Toei and early TV anime – Part 2: the rise of gekiga anime (1966-1968)

Many of Tôei’s promising artists, who had for the most part worked on Fujimaru, were determined to follow up on the possibilities the TV show had opened. This meant making a decisive move towards “adult” animation, that is complex storylines, visual experimentations, and a kind of animation that would go beyond the simplistic, round and friendly shapes of the characters of so-called “TV manga”. Just like young manga artists in the 60s had rejected Osamu Tezuka’s "story manga" style to create their own graphic novels called gekiga, artists in Tôei would slowly start making the move towards what would later be called gekiga anime.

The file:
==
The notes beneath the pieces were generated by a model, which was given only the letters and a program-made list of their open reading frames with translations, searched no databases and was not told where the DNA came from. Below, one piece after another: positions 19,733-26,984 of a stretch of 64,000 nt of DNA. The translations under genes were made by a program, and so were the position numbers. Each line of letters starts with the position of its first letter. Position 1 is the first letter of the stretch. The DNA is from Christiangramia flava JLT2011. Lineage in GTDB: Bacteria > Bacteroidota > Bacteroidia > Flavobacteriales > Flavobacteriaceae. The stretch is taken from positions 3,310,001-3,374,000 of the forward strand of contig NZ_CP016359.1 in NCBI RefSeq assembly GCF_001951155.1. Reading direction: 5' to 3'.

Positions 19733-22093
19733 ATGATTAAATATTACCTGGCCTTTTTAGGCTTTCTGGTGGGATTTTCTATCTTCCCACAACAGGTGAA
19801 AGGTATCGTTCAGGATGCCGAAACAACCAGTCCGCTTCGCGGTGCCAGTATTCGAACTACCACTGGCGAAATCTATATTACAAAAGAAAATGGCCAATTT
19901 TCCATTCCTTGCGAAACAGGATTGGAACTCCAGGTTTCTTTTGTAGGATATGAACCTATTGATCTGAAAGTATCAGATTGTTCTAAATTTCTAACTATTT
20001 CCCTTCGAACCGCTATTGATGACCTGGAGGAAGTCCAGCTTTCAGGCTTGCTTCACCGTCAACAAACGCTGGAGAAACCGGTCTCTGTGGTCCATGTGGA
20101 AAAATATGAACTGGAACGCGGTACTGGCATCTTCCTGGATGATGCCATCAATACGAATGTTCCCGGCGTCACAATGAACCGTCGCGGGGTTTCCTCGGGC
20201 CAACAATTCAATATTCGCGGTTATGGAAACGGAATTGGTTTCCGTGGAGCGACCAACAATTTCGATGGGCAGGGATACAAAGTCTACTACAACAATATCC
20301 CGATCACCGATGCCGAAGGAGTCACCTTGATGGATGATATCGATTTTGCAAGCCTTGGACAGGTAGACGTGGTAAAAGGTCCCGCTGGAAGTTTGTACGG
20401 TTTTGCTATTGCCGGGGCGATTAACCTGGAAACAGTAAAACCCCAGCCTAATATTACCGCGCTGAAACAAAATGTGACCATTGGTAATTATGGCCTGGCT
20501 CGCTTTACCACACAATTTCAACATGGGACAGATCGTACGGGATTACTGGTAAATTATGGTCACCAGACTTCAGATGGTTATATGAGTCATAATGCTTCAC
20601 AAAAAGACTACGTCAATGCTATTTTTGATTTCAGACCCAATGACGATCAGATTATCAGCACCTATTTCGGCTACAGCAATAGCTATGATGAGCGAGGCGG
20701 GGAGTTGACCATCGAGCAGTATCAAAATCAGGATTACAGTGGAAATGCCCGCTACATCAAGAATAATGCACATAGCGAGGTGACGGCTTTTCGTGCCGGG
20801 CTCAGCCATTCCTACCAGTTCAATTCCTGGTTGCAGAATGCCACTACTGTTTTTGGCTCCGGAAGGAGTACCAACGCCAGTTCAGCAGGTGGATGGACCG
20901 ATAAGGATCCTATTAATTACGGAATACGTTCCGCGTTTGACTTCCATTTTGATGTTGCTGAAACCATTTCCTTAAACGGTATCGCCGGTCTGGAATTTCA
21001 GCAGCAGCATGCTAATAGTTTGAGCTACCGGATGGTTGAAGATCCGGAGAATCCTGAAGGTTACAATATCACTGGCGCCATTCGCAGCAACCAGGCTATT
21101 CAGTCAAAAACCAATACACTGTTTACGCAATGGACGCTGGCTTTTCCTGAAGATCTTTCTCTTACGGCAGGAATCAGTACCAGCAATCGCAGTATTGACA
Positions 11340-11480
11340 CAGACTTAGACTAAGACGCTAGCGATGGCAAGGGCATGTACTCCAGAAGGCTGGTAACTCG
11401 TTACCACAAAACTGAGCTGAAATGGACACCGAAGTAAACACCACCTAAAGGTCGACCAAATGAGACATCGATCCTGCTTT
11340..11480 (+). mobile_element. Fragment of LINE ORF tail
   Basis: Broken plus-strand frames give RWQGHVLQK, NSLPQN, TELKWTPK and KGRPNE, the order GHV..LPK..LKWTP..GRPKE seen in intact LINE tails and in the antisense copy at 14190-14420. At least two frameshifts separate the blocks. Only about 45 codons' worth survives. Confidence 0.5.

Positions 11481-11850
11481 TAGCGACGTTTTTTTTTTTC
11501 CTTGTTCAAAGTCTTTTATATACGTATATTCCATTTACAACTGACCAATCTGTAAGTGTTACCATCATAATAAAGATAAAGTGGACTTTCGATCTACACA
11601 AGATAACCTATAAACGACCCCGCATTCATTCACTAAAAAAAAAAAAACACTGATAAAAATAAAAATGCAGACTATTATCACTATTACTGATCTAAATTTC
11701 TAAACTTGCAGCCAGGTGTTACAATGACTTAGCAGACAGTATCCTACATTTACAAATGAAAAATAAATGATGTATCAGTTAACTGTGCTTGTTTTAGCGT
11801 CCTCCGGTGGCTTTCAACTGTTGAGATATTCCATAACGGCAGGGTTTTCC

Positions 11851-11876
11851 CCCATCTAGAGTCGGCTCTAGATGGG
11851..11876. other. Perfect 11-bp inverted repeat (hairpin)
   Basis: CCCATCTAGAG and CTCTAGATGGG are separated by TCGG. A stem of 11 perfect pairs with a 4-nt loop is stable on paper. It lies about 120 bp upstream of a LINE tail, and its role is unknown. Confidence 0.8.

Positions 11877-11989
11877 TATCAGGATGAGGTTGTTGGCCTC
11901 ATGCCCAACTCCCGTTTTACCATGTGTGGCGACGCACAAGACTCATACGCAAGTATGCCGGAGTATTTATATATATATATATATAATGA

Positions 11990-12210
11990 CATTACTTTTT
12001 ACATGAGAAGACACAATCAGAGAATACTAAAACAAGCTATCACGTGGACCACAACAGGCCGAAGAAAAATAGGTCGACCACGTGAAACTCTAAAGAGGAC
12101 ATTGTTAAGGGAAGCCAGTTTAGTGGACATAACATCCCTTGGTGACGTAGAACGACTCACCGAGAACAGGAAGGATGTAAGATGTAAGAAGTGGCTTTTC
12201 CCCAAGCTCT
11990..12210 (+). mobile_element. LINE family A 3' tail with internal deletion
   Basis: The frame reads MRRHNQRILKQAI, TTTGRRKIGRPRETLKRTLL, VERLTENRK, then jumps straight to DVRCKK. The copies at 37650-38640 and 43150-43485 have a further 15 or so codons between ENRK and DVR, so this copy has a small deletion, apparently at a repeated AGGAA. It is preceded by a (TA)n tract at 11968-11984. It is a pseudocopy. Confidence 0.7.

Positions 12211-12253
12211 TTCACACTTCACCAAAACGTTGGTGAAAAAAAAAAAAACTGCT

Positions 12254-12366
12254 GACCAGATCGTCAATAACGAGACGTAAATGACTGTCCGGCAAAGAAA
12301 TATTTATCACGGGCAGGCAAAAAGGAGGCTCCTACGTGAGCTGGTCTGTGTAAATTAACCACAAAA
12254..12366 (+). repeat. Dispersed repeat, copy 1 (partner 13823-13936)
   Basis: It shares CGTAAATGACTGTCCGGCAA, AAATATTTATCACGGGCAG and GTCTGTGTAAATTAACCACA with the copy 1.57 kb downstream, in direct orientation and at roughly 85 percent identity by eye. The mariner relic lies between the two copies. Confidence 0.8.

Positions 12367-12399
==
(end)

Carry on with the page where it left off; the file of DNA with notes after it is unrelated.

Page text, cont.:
From the Apennines to the Andes

oxical reception and reputation. In Japan, it is just as well considered as Isao Takahata’s other two entries in the World Masterpiece Theater, with entire generations of animators (chief among them Takashi Nakamura, Satoru Utsunomiya and Toshiyuki Inoue) counting it as one of their sacred texts. In English-language discourse, while Marco is extremely well-considered among those who have seen it, their number is small, and Marco is far from being as popular as Heidi or Anne. This article will not aim to provide reasons for this state of affairs, but to give a thorough presentation and commentary on Marco and its importance in Isao Takahata’s career, the World Masterpiece Theater, and anime history at large.